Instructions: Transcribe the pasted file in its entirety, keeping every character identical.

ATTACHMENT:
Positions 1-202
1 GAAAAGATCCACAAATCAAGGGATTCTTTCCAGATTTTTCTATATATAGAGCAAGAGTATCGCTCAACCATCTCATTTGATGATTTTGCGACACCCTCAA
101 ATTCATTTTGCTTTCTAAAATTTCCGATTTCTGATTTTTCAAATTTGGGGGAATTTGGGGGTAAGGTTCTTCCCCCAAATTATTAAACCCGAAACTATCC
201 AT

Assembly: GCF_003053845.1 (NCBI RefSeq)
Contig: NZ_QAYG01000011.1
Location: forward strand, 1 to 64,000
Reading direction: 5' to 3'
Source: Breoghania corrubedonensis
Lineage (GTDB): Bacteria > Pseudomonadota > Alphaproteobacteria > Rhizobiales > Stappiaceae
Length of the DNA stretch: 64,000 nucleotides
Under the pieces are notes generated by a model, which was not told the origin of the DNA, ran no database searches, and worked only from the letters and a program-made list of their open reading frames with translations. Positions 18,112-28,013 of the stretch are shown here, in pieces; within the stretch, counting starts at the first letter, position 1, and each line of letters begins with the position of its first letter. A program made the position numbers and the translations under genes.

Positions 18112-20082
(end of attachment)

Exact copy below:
Positions 1-202
1 GAAAAGATCCACAAATCAAGGGATTCTTTCCAGATTTTTCTATATATAGAGCAAGAGTATCGCTCAACCATCTCATTTGATGATTTTGCGACACCCTCAA
101 ATTCATTTTGCTTTCTAAAATTTCCGATTTCTGATTTTTCAAATTTGGGGGAATTTGGGGGTAAGGTTCTTCCCCCAAATTATTAAACCCGAAACTATCC
201 AT

Assembly: GCF_003053845.1 (NCBI RefSeq)
Contig: NZ_QAYG01000011.1
Location: forward strand, 1 to 64,000
Reading direction: 5' to 3'
Source: Breoghania corrubedonensis
Lineage (GTDB): Bacteria > Pseudomonadota > Alphaproteobacteria > Rhizobiales > Stappiaceae
Length of the DNA stretch: 64,000 nucleotides
Under the pieces are notes generated by a model, which was not told the origin of the DNA, ran no database searches, and worked only from the letters and a program-made list of their open reading frames with translations. Positions 18,112-28,013 of the stretch are shown here, in pieces; within the stretch, counting starts at the first letter, position 1, and each line of letters begins with the position of its first letter. A program made the position numbers and the translations under genes.

Positions 18112-20082